Wednesday, November 4, 2015

Psychosexual Obesity And The Dating Apocalypse

Vanity Fair's "Tinder and the Dawn of the 'Dating Apocalypse'" is a must-read for those who are wondering where our culture is heading in terms of dating, sex and marriage. It's not an easy read, and it's R-rated graphic. I recommend it only because it is brutally honest about trending sexual behavior in the United States.

It's also helpful that it's not from, say, the Family Research Council. I have nothing against them, but we expect conservative or Christian groups to write about the ripple effect of unboundaried sex. It's not often a source such as Vanity Fair writes a story that, while not taking a stance about what people should do, clearly shows why so many people who are conservative or traditional in areas involving sex have legitimate reasons for being concerned about certain social trends.

I'm just going to highlight some excerpts. You can click on the link to go to the full article (which, once again, I recommend with great caution).

It’s a balmy night in Manhattan’s financial district, and at a sports bar called Stout, everyone is Tindering… At a booth in the back, three handsome twentysomething guys in button-downs are having beers. They are Dan, Alex, and Marty… 
“Guys view everything as a competition,” he elaborates with his deep, reassuring voice. “Who’s slept with the best, hottest girls?” With these dating apps, he says, “you’re always sort of prowling. You could talk to two or three girls at a bar and pick the best one, or you can swipe a couple hundred people a day—the sample size is so much larger. It’s setting up two or three Tinder dates a week and, chances are, sleeping with all of them, so you could rack up 100 girls you’ve slept with in a year.” He says that he himself has slept with five different women he met on Tinder—“Tinderellas,” the guys call them—in the last eight days. 
And yet a lack of an intimate knowledge of his potential sex partners never presents him with an obstacle to physical intimacy, Alex says. Alex, his friends agree, is a Tinder King, a young man of such deft “text game”—“That’s the ability to actually convince someone to do something over text,” Marty explains—that he is able to entice young women into his bed on the basis of a few text exchanges, while letting them know up front he is not interested in having a relationship.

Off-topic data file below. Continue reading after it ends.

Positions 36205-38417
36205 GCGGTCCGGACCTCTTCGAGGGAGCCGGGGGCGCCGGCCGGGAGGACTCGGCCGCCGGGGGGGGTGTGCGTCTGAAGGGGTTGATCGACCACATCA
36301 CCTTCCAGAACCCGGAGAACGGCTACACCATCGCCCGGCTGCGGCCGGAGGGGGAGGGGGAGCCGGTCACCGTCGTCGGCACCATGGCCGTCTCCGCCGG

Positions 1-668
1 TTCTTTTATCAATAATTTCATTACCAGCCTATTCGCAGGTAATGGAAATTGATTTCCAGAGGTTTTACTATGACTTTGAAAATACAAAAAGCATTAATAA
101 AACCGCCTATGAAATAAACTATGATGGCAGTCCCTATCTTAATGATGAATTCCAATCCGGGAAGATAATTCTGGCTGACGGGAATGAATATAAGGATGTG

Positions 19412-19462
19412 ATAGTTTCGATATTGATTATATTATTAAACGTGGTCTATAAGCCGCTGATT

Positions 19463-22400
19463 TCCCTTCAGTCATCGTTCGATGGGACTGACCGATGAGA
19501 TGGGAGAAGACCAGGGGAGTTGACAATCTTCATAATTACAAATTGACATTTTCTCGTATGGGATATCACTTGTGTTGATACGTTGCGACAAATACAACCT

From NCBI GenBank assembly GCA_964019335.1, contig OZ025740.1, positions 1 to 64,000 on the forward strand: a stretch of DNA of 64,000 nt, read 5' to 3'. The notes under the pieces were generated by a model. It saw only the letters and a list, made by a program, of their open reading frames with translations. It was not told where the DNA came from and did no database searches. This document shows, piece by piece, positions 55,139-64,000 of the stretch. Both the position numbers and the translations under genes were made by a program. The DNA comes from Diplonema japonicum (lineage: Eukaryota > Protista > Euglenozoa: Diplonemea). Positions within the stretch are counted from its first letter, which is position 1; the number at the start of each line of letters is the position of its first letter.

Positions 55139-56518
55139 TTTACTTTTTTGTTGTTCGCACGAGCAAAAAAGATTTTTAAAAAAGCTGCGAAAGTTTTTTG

...the lengthy, heartfelt e-mails exchanged by the main characters in You’ve Got Mail (1998) seem positively Victorian in comparison to the messages sent on the average dating app today. “I’ll get a text that says, ‘Wanna f***?’ ” says Jennifer, 22, a senior at Indiana University Southeast, in New Albany…  
“It’s like ordering Seamless,” says Dan, the investment banker, referring to the online food-delivery service. “But you’re ordering a person.” 
At a table in the front, six young women have met up for an after-work drink. They’re seniors from Boston College, all in New York for summer internships, ranging from work in a medical-research lab to a luxury department store. They’re attractive and fashionable, with bright eyes highlighted with dark eyeliner wings. None of them are in relationships, they say. I ask them how they’re finding New York dating. “New York guys, from our experience, they’re not really looking for girlfriends,” says the blonde named Reese. “They’re just looking for hit-it-and-quit-it on Tinder...” 
“They start out with ‘Send me nudes,’ ” says Reese. “Or they say something like ‘I’m looking for something quick within the next 10 or 20 minutes—are you available?’ ‘O.K., you’re a mile away, tell me your location.’ It’s straight efficiency...” 
“There is no dating. There’s no relationships,” says Amanda, the tall elegant one. 
“They’re rare. You can have a fling that could last like seven, eight months and you could never actually call someone your ‘boyfriend.’ [Hooking up] is a lot easier. No one gets hurt—well, not on the surface.” They give a wary laugh. 
“It’s a contest to see who cares less, and guys win a lot at caring less,” Amanda says.
“Sex should stem from emotional intimacy, and it’s the opposite with us right now, and I think it really is kind of destroying females’ self-images,” says Fallon. 
“It’s body first, personality second,” says Stephanie. 
“Honestly, I feel like the body doesn’t even matter to them as long as you’re willing,” says Reese. “It’s that bad. 
“But if you say any of this out loud, it’s like you’re weak, you’re not independent, you somehow missed the whole memo about third-wave feminism,” says Amanda. 
“I hooked up with three girls, thanks to the Internet, off of Tinder, in the course of four nights, and I spent a total of $80 on all three girls,” Nick relays proudly... 
Nick, with his lumbersexual beard and hipster clothes, as if plucked from the wardrobe closet of Girls, is, physically speaking, a modern male ideal. That he fulfills none of the requirements identified by evolutionary psychologists as what women supposedly look for in mates—he’s neither rich nor tall; he also lives with his mom—doesn’t seem to have any effect on his ability to get rampantly laid. In his iPhone, he has a list of more than 40 girls he has “had relations with, rated by [one to five] stars…. It empowers them,” he jokes. “It’s a mix of how good they are in bed and how attractive they are...”